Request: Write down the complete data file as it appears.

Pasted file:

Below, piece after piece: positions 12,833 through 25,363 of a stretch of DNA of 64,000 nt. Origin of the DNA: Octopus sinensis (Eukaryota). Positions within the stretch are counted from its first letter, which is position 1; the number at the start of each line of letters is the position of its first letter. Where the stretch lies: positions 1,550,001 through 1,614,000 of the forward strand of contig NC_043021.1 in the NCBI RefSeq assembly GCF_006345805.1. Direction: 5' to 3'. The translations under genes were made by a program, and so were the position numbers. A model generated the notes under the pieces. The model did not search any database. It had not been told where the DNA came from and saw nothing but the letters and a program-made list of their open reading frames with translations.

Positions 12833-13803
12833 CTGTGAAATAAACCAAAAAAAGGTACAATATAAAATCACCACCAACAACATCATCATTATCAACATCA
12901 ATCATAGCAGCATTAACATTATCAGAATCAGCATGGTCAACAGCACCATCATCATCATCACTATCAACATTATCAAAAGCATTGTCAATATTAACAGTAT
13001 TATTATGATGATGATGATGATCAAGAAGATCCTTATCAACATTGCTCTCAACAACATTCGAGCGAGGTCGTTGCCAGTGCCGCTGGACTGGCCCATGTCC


Below, piece after piece: positions 12,833 through 25,363 of a stretch of DNA of 64,000 nt. Origin of the DNA: Octopus sinensis (Eukaryota). Positions within the stretch are counted from its first letter, which is position 1; the number at the start of each line of letters is the position of its first letter. Where the stretch lies: positions 1,550,001 through 1,614,000 of the forward strand of contig NC_043021.1 in the NCBI RefSeq assembly GCF_006345805.1. Direction: 5' to 3'. The translations under genes were made by a program, and so were the position numbers. A model generated the notes under the pieces. The model did not search any database. It had not been told where the DNA came from and saw nothing but the letters and a program-made list of their open reading frames with translations.

Positions 12833-13803
12833 CTGTGAAATAAACCAAAAAAAGGTACAATATAAAATCACCACCAACAACATCATCATTATCAACATCA
12901 ATCATAGCAGCATTAACATTATCAGAATCAGCATGGTCAACAGCACCATCATCATCATCACTATCAACATTATCAAAAGCATTGTCAATATTAACAGTAT
13001 TATTATGATGATGATGATGATCAAGAAGATCCTTATCAACATTGCTCTCAACAACATTCGAGCGAGGTCGTTGCCAGTGCCGCTGGACTGGCCCATGTCC